I was looking forward to retirement for several reasons, chief among these being the fact that now I would be able to sleep after the sun came up. For so many years, I awoke well before dawn and watched the sun over my shoulder, as it rose over the horizon in my rearview mirror. I had to content myself with brief moments of beautiful sunlight as I pulled into the parking lot at work. This was the only solution to avoid turning a forty-five minute commute into an hour and a half (or longer) bumper-to-bumper, nail biting, experience that could result in anxiety and a tension hangover that lasted for hours.
Early morning meetings were usually brutal, and those days required special armor. When it snowed overnight, there was no choice but to wait for the snow plough to come along or there could be several accidents, as some drivers would make a bet that Rt.78 on the Jersey roadmap was the newly-designated Autobahn, and tires and brakes were selectively winterized. (You mean cars require maintenance?). Some tension was an inevitable hazard of the job.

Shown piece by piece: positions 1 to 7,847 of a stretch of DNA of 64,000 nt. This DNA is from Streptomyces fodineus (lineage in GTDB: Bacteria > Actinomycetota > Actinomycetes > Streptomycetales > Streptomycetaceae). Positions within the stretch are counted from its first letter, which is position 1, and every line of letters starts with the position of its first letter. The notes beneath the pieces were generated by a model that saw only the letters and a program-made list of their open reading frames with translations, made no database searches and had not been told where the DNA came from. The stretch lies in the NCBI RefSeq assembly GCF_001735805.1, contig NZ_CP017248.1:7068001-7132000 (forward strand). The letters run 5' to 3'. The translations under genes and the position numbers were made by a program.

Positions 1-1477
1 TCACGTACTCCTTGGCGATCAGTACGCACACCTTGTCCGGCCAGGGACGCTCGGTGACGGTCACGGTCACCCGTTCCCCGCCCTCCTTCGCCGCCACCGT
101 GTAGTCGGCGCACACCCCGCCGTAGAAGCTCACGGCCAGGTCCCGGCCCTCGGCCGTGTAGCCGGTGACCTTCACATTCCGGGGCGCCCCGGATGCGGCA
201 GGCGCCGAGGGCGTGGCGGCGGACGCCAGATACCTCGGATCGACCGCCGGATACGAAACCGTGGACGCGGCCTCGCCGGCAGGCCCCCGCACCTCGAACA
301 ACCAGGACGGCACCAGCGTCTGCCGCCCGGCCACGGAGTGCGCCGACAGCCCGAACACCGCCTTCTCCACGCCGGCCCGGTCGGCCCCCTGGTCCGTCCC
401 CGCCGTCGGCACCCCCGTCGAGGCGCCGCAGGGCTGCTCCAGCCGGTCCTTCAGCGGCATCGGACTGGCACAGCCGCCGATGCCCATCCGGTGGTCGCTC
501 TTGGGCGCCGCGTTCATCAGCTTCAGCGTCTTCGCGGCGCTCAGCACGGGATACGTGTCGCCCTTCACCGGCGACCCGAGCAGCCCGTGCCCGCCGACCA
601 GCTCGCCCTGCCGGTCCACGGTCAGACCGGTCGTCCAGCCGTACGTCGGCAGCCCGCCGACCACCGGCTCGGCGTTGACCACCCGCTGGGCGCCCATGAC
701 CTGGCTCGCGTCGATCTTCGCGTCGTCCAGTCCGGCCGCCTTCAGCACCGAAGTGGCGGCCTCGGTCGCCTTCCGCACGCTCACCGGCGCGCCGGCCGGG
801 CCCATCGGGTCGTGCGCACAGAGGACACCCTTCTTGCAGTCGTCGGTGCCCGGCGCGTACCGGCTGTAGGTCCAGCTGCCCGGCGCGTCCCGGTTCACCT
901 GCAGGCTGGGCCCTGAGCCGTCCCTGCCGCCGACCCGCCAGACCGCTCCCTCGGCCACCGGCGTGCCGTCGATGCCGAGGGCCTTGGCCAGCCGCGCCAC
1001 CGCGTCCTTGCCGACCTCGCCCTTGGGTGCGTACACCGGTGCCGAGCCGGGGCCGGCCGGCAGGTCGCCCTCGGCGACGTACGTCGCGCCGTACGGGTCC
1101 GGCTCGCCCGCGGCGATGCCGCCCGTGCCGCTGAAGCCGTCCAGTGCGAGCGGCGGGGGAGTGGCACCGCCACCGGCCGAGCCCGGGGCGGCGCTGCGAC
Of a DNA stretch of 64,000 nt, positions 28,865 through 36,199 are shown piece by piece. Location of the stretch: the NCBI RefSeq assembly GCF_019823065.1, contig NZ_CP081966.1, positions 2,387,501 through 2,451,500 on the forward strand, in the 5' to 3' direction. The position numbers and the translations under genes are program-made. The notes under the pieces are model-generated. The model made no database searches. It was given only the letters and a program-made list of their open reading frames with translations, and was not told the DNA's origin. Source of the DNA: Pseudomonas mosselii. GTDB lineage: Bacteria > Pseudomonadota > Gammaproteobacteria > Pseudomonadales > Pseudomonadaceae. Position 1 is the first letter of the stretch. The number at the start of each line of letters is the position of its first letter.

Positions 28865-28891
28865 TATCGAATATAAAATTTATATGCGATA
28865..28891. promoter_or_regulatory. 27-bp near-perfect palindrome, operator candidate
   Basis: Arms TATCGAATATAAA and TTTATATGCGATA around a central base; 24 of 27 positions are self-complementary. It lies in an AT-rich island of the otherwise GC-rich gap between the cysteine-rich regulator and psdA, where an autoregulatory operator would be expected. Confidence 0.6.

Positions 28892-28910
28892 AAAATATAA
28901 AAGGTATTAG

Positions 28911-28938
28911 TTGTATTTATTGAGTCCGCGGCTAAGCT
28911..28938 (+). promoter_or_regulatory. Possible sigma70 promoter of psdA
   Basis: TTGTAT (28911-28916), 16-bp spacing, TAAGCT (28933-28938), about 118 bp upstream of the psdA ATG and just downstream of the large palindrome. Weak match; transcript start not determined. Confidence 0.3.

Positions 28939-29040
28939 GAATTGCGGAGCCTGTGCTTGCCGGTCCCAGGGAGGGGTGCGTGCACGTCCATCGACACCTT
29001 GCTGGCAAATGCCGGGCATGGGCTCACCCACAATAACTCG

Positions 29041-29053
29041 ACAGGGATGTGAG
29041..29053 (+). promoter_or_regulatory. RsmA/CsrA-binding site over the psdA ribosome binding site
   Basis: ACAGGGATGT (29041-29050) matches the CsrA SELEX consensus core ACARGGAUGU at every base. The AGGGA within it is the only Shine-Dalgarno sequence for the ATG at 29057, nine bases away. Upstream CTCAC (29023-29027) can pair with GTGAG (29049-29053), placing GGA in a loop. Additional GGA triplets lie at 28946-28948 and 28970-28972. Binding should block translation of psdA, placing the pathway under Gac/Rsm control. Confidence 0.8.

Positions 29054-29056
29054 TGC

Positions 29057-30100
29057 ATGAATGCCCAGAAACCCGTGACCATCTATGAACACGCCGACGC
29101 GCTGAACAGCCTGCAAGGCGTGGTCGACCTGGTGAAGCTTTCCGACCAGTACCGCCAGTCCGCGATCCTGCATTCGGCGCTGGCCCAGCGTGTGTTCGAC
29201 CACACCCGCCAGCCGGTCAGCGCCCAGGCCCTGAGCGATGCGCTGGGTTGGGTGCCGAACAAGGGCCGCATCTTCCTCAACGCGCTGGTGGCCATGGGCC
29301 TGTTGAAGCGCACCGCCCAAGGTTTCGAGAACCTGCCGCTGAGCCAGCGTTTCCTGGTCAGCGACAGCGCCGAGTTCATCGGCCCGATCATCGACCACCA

With total abandon, I prepared myself for my new lifestyle. Turned my alarm off and went to bed contentedly happy with an anticipatory sleep-in plan. Unfortunately, that idea was short lived. At about 5:30 a.m. a bird who built her nest under the eaves of my bedroom roof, decided to give her young ones a wakeup call. Her staccato tu-tu chirps were answered by their collective high-pitched squeaks. As adorable as they sounded, I knew that sleep was no longer an option.
I tried to distinguish from the sounds of their individual squeaks, how many babies there were. I became magically hypnotized. It was so much like listening to an orchestra and trying to figure out when the violins would harmonize with the organ or the harp would add another dimension. I listened transfixed, until I could no longer discern the differences in their squeaky chirps. Eventually, their screeching faded and I fell right back into a deep slumber, caressed by their waning birdsong, which I later learned was a nurturing swallowtail and her young ones.
Here is a video of some birds you might enjoy identifying :